Public Libraries Scrambling to Stay Afloat

May 04, 2009 06:08 PM
by Sarah Amandolare
Florida public libraries were nearly cut off from state funding this week, while other states’ libraries are attempting to redefine themselves for a growing patron base.

Tables Turn for Florida Libraries

On May 1, Florida Today reported that public libraries in Florida would lose all state funding due to negotiations in the House and Senate, marking “the first time since 1962” that Florida would not financially support libraries. Library directors expressed fear of layoffs, particularly at rural branches.

At the time, Faye Roberts, the executive director of the Florida Library Association, told Florida Today, “Devastated is not the word ... Libraries will close.”

But just a few days later, lawmakers in Florida “restored funding for state libraries.” The funding was lowered to $21.2 million, which is down from the previous budget of $25 million, but meets “the threshold amount” required to receive $8 million in federal funding, according to the Suwannee Democrat.
Other libraries around the United States may not be so lucky. In Franklin, Ohio, four full-time employees of the Franklin-Springboro Public Library were laid off, while every part-time employee had hours halved. The budget cuts were made during a meeting of the library board on April 2, and followed state funding cuts.

Director of the Franklin-Springboro Public Library, Anita Carroll, told the Dayton Daily News, “The scary part is we don’t know where it’s going to end. Today I can’t tell you how much money we’ll have in June.”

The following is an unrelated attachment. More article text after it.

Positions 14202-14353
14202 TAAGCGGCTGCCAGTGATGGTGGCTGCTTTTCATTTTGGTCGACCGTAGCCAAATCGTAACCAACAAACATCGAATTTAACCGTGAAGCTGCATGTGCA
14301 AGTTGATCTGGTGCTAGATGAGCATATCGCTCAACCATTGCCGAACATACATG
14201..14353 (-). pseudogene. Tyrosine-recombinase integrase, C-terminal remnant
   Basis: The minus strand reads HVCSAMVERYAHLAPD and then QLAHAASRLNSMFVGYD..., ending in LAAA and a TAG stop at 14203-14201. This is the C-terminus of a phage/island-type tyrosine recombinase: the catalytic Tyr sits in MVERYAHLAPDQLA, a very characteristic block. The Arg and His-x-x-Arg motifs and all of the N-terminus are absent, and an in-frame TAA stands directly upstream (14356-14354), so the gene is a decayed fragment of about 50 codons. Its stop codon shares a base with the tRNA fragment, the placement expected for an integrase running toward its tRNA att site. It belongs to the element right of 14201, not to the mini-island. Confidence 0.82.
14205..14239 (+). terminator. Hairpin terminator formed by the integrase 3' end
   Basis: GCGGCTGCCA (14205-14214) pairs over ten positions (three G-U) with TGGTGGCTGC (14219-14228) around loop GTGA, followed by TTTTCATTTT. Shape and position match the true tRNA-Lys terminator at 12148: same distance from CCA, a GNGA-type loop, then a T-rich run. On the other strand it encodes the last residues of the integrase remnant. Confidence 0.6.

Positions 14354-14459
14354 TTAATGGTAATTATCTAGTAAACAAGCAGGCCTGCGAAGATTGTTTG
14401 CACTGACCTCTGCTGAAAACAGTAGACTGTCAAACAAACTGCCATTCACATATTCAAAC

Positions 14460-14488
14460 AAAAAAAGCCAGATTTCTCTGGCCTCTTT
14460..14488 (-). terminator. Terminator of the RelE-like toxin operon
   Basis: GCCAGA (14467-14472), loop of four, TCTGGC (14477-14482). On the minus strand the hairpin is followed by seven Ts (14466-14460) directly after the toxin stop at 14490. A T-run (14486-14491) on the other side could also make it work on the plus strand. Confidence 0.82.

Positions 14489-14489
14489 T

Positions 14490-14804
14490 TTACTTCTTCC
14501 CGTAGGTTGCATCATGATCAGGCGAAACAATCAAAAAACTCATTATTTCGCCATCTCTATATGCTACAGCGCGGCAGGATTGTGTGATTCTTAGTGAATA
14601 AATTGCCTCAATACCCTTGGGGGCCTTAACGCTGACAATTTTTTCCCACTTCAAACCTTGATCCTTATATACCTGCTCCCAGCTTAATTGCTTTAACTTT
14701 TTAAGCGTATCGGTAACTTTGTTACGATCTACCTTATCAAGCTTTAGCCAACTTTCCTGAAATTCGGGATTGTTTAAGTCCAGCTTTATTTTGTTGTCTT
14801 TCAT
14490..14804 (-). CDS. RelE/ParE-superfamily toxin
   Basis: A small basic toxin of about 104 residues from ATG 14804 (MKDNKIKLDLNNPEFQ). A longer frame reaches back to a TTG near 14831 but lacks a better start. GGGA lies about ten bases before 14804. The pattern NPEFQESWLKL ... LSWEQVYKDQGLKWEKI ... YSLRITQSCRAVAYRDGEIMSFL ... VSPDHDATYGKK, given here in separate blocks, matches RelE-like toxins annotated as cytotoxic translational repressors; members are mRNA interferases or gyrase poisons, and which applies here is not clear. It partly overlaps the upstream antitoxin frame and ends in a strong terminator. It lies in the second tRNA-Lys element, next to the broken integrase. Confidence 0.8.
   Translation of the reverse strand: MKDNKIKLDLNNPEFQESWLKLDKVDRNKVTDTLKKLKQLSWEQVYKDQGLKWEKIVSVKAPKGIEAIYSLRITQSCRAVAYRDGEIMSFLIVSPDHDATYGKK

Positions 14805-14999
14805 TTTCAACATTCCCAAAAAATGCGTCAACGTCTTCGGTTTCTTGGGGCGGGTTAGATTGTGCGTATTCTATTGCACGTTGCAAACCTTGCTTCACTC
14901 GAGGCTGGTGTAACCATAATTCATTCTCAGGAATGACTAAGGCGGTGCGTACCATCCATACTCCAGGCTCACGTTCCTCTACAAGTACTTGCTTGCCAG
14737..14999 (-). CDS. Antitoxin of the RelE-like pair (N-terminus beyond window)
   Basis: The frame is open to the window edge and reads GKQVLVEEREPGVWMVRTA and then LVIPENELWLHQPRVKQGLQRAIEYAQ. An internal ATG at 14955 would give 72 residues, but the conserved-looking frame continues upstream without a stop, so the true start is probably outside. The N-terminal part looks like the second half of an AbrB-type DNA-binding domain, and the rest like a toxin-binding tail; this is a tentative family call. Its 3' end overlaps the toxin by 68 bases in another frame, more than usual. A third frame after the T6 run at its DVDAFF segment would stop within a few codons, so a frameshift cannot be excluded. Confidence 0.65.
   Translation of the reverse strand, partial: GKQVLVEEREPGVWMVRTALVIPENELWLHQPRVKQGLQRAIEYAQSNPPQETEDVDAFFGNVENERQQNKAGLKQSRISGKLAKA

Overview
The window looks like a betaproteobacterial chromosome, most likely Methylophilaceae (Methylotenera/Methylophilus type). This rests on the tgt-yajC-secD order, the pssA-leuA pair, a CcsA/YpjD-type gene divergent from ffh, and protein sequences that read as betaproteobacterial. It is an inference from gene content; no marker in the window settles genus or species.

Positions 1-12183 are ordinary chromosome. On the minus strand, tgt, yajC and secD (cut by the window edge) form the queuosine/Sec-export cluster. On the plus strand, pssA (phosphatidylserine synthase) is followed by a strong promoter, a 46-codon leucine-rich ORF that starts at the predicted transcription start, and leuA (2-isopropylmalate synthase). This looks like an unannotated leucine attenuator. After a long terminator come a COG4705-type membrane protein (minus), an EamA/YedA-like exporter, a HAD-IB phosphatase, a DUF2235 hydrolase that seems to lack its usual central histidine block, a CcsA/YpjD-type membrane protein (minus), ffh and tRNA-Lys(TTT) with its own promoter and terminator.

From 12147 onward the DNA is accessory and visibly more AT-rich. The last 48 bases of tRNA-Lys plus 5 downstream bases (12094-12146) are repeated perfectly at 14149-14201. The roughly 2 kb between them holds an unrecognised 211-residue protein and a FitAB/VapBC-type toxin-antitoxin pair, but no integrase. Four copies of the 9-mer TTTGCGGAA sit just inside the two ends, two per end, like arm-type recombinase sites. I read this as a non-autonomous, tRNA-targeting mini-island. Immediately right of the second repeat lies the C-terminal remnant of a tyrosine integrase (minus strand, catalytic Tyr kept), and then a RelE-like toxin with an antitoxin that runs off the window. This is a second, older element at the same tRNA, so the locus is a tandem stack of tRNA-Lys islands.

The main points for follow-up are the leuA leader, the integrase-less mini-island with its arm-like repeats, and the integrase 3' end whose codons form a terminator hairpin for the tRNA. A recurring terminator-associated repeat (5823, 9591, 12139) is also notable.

Other libraries are taking alternative measures to become multifaceted and more appealing to patrons. For example, in Pembroke, Mass., the Pembroke Public Library has teamed up with a film distributor called Film Movement to screen “award-winning independent and foreign films while they are still in the theater” at the library, according to The Patriot Ledger. Patrons have the opportunity to see newly released films screened at festivals like Cannes and Sundance in the comfort of their local library.

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Related Topic: The recession’s impact on libraries

The Atlanta Journal-Constitution reported on the effects of the economic downturn on public libraries in March, pointing out that in tough times, “libraries fill in for financial planners, career counselors, technical educators, coffee shops, Blockbuster, Barnes & Noble and, yes, even baby sitters.” In the past six months, the number of new patrons and library cardholders has “exploded,” but state funding has dwindled. “Rural libraries, which can’t fall back on funding from small local governments, will be the hardest hit and could face hiring freezes, staff cuts or shortened hours,” the newspaper reported.

Background: Libraries see more patrons, less funding

Last December, findingDulcinea reported on the double-edged sword of the impact of poor economic times on libraries: people head to libraries to save money on books and Internet access, but libraries are often targeted by cities and counties that are trying to make budget cuts. Many libraries have reported an increase in patronage as the economy worsens: There has been increased demand for library movie rentals and for children’s activities, such as story hour.

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